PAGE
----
We all knew I’m a fool for lists, right? It didn’t take much to figure that out; I put one in every post! And so, to help with takeaway in case you didn’t read it, is my main “learning” from our week’s readings on crosswalks, in short form: What sorts of misalignment can occur with crosswalks, from Woodley’s Crosswalks, Metadata Harvesting, Federated Searching, Metasearching: Using Metadata to Connect Users and Information.
- Close, but not quite: The new element is better than the other possibilities, but it has just a bit of an “off” taste.
- It all looks one-to-one now: Your local metadata was used for both the surrogate and the original in a single record, and the new mapping has mooshed it all together.
- Mapped to multiples: Your old element could go here, or it could go there. Okay, let’s be honest, we mean that sometimes it looks horrible in this new element, and sometimes it looks horrid in the other new element, and there’s no way to automate it so you don’t look like a moron half the time.
- Cram it all in one box: The opposite of 3, in which you have multiple fields, and they all map to parts of the new element, and the new element is not repeatable, and you either have to start programming (shyeah, right), or you’ll just cram it all in somehow, which will make you look like a moron.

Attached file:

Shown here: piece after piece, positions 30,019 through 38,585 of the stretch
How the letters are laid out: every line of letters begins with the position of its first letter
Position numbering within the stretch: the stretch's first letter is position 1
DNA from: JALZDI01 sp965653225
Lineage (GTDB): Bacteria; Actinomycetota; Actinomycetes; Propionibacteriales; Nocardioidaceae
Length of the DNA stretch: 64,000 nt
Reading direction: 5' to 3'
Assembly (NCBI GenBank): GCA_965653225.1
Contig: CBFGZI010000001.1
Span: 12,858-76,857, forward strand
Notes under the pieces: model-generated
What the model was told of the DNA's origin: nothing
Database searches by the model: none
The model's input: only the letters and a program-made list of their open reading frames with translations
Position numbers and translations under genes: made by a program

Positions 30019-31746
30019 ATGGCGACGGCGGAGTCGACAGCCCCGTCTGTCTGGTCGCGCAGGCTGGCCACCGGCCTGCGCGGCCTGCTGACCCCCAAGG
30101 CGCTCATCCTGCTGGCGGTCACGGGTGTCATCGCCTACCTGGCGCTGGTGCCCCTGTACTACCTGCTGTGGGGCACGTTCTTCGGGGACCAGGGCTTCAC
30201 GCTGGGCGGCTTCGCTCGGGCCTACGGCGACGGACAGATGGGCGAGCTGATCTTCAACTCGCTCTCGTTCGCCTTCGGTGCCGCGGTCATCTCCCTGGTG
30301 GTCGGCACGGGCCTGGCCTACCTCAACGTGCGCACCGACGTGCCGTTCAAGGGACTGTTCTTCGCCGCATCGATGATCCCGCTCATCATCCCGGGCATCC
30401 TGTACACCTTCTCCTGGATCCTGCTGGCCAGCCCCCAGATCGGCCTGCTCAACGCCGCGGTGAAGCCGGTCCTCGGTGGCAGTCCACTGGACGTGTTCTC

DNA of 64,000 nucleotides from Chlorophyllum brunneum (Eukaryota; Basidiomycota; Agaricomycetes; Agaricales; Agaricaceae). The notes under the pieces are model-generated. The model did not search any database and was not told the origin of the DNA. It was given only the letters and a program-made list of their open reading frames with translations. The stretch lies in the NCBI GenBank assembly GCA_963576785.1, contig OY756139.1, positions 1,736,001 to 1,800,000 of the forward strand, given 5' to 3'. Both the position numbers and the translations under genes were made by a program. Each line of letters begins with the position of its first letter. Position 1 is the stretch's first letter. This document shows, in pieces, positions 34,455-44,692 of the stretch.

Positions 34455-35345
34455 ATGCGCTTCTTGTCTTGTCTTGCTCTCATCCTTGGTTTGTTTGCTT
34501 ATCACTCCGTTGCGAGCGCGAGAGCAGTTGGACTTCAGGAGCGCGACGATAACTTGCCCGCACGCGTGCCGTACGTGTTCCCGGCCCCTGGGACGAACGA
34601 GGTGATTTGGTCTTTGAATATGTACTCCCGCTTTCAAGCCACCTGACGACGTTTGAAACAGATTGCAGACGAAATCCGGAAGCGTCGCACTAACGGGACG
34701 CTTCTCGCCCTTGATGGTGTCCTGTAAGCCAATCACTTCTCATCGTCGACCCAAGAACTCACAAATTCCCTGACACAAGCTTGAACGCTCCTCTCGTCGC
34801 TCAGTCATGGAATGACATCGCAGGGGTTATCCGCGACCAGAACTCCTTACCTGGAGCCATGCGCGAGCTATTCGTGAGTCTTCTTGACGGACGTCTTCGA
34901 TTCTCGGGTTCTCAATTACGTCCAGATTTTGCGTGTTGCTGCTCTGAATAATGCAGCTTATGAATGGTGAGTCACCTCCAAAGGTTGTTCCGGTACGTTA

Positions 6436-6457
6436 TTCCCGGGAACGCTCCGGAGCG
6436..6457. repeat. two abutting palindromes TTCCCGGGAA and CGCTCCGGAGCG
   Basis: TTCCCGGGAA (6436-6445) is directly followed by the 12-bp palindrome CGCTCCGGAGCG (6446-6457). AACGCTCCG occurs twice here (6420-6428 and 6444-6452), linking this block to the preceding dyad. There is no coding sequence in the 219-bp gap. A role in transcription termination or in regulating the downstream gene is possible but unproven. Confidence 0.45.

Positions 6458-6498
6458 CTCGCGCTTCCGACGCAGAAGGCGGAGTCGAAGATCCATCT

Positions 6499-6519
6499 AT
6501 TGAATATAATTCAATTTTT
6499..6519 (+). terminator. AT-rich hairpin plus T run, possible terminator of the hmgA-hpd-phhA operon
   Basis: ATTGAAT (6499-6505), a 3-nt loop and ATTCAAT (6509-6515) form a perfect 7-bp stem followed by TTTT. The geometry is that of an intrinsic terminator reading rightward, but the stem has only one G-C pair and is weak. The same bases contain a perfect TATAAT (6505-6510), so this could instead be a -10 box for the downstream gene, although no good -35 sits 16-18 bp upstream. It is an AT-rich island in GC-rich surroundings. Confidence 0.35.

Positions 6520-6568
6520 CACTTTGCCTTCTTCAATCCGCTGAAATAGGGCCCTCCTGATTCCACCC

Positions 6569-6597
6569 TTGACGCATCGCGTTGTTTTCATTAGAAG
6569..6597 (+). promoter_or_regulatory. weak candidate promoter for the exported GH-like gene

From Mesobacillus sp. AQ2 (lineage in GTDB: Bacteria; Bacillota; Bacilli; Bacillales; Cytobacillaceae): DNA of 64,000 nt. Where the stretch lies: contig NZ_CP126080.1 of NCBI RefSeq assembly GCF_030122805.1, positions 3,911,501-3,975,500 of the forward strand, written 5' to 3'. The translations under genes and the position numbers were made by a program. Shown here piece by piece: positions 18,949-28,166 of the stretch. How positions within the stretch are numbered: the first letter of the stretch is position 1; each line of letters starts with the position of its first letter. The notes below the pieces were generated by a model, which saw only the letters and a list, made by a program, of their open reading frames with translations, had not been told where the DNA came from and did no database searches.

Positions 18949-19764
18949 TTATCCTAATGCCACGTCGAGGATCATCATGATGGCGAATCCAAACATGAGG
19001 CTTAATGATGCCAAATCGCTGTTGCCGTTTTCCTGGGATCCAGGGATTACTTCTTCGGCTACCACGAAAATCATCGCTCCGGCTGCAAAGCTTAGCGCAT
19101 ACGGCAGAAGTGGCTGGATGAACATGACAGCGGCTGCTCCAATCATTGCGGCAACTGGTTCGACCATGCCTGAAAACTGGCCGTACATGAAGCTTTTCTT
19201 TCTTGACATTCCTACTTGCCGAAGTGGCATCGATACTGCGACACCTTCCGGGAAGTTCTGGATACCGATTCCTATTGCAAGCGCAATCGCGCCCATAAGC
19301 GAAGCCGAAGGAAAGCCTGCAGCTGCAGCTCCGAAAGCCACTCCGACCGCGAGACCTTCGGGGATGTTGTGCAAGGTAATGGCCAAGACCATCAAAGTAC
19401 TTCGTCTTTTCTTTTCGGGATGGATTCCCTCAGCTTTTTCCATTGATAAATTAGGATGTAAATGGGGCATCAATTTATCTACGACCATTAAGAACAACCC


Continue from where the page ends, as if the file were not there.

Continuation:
- Mapped to nothing: It’s just not there in the new place. Maybe it’s a note now? Maybe it’s lost?
- Mapping the Tower of Babel: Oh, wow, we’re all assuming the old metadata made sense! No, no, no, this is real-world data, made by twenty people over fifty years using three major rule sets. This crosswalk business is just the first time someone (you) was forced to care about that fact.
- Driving the other way on the one-way street: Wait, we’re not just ditching the old data? We want to share with the new-data world? So every problem we had just became two problems. Lovely.
- No, just no (but yes, if you like your job): These are really, really different metadata schemes. They just barely map. You’re working to translate English to sloth squeaks and back, and all of your new English records just say “Hey!”